# A Guide to dgeom, pgeom, qgeom, and rgeom in R

This tutorial explains how to work with the geometric distribution in R using the following functions

• dgeom: returns the value of the geometric probability density function.
• pgeom: returns the value of the geometric cumulative density function.
• qgeom: returns the value of the inverse geometric cumulative density function.
• rgeom: generates a vector of geometric distributed random variables.

Here are some examples of cases where you might use each of these functions.

## dgeom

The dgeom function finds the probability of experiencing a certain amount of failures before experiencing the first success in a series of Bernoulli trials, using the following syntax:

dgeom(x, prob)

where:

• x: number of failures before first success
• prob: probability of success on a given trial

Here’s an example of when you might use this function in practice:

A researcher is waiting outside of a library to ask people if they support a certain law. The probability that a given person supports the law is p = 0.2. What is the probability that the fourth person the researcher talks to is the first person to support the law?

```dgeom(x=3, prob=.2)

#0.1024
```

The probability that the researchers experiences 3 “failures” before the first success is 0.1024.

## pgeom

The pgeom function finds the probability of experiencing a certain amount of failures or less before experiencing the first success in a series of Bernoulli trials, using the following syntax:

pgeom(q, prob)

where:

• q: number of failures before first success
• prob: probability of success on a given trial

Here’s are a couple examples of when you might use this function in practice:

A researcher is waiting outside of a library to ask people if they support a certain law. The probability that a given person supports the law is p = 0.2. What is the probability that the researcher will have to talk to 3 or less people to find someone who supports the law?

```pgeom(q=3, prob=.2)

#0.5904```

The probability that the researcher will have to talk to 3 or less people to find someone who supports the law is 0.5904.

A researcher is waiting outside of a library to ask people if they support a certain law. The probability that a given person supports the law is p = 0.2. What is the probability that the researcher will have to talk to more than 5 people to find someone who supports the law?

```1 - pgeom(q=5, prob=.2)

#0.262144```

The probability that the researcher will have to talk to more than 5 people to find someone who supports the law is 0.262144.

## qgeom

The qgeom function finds the number of failures that corresponds to a certain percentile, using the following syntax:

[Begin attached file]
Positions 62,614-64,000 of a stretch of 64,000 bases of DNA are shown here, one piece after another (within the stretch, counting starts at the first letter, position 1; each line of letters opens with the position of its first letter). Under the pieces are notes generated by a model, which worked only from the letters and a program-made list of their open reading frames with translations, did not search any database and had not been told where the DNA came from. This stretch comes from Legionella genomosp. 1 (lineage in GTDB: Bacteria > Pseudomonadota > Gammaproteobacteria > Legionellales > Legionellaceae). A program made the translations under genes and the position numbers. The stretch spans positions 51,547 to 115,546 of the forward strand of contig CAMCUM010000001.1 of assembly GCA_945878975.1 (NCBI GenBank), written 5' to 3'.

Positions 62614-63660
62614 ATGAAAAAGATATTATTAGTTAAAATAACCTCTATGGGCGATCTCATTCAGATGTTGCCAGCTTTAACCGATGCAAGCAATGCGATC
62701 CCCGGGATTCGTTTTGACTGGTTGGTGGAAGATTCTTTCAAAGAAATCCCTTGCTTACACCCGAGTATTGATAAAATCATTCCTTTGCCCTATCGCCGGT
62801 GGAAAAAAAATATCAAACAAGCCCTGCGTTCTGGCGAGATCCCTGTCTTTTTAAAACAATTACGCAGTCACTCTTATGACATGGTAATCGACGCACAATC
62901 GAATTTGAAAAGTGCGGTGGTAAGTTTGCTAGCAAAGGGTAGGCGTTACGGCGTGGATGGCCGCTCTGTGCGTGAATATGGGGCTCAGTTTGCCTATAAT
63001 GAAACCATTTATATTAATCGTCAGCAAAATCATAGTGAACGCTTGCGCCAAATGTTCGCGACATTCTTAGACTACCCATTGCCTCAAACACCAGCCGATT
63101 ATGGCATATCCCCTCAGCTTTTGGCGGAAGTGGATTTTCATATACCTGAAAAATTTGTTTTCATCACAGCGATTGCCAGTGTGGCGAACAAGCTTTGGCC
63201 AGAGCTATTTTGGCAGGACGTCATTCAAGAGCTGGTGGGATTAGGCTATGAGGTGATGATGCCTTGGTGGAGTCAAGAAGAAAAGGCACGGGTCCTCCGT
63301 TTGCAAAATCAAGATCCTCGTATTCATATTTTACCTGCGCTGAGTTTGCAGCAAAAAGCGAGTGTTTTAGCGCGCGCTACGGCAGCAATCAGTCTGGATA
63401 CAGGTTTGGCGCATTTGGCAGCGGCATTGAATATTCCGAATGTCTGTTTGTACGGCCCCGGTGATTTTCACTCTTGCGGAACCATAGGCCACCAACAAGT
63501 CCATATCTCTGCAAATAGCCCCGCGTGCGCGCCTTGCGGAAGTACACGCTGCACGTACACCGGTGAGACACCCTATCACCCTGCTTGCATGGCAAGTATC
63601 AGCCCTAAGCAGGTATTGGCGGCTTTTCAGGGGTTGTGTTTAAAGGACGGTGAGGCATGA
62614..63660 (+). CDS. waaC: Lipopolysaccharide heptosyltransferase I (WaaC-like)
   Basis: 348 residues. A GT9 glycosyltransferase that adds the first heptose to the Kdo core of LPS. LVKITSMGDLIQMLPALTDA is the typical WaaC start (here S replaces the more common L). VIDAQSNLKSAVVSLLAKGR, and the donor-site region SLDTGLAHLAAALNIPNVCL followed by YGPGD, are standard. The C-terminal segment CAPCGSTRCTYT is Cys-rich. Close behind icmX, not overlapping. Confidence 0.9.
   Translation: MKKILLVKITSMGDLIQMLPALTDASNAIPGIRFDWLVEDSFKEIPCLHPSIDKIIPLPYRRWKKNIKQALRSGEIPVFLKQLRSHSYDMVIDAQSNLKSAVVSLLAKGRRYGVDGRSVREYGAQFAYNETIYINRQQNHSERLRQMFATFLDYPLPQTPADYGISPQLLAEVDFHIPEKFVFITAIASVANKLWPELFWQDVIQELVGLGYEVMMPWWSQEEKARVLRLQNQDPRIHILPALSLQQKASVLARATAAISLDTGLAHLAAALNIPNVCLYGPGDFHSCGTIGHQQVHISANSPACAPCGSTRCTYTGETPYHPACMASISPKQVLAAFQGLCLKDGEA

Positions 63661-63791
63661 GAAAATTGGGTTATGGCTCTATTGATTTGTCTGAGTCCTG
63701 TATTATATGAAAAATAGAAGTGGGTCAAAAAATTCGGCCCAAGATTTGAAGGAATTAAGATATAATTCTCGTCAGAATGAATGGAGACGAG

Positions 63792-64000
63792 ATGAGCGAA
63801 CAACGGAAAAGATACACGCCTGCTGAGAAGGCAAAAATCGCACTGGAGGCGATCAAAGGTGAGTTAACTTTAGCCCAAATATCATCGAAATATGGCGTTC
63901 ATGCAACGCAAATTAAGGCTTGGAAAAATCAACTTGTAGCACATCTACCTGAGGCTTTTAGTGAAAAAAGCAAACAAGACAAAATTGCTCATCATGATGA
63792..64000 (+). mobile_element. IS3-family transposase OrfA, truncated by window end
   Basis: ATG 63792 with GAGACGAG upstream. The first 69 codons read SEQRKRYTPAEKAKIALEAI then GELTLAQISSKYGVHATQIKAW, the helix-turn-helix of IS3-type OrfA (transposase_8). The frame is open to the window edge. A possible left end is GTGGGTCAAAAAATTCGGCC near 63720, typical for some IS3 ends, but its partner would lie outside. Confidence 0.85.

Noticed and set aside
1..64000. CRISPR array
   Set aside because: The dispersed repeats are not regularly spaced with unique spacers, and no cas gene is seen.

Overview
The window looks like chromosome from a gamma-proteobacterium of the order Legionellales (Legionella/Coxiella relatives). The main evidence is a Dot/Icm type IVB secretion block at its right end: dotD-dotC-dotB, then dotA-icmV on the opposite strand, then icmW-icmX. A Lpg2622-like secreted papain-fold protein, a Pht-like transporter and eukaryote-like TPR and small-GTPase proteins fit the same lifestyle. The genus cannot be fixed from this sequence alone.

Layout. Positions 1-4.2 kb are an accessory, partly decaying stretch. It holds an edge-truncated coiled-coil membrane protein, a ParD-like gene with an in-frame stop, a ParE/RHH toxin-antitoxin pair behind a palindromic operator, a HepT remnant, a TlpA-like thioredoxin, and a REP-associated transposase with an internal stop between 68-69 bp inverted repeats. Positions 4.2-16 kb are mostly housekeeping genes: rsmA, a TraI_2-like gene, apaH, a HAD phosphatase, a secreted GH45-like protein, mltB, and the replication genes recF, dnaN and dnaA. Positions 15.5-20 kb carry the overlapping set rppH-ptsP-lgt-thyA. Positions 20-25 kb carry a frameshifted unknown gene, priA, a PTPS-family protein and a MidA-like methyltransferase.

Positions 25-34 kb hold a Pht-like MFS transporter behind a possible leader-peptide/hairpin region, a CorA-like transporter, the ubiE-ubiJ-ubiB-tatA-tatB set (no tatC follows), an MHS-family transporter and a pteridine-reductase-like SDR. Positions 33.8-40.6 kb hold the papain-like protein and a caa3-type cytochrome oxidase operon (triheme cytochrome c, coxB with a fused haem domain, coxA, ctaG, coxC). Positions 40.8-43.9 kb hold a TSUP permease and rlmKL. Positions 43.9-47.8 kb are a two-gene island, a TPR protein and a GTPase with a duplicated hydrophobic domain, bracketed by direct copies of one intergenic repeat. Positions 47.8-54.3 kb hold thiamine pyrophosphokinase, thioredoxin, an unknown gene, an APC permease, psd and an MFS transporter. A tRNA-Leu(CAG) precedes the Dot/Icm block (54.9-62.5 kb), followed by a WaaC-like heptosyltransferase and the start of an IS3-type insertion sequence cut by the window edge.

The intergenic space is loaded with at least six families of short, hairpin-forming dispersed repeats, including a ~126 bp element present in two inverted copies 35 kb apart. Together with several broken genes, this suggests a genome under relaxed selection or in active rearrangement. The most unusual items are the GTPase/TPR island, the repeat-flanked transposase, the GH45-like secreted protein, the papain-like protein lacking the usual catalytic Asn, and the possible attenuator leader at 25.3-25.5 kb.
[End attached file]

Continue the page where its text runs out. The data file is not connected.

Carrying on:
qgeom(p, prob)

where:

• p: percentile
• prob: probability of success on a given trial

Here’s an example of when you might use this function in practice:

A researcher is waiting outside of a library to ask people if they support a certain law. The probability that a given person supports the law is p = 0.2. We will consider a “failure” to mean that a person does not support the law. How many “failures” would the researcher need to experience to be at the 90th percentile for number of failures before the first success?

```qgeom(p=.90, prob=0.2)

#10
```

The researcher would need to experience 10 “failures” to be at the 90th percentile for number of failures before the first success.

## rgeom

The rgeom function generates a list of random values that represent the number of failures before the first success, using the following syntax:

rgeom(n, prob)

where:

• n: number of values to generate
• prob: probability of success on a given trial

Here’s an example of when you might use this function in practice:

A researcher is waiting outside of a library to ask people if they support a certain law. The probability that a given person supports the law is p = 0.2. We will consider a “failure” to mean that a person does not support the law. Simulate 10 scenarios for how many “failures” the researcher will experience until she finds someone who supports the law.

```set.seed(0) #make this example reproducible

rgeom(n=10, prob=.2)

# 1 2 1 10 7 4 1 7 4 1
```

The way to interpret this is as follows:

• During the first simulation, the researcher experienced 1 failure before finding someone who supported the law.
• During the second simulation, the researcher experienced 2 failures before finding someone who supported the law.
• During the third simulation, the researcher experienced 1 failure before finding someone who supported the law.
• During the fourth simulation, the researcher experienced 10 failures before finding someone who supported the law.

And so on.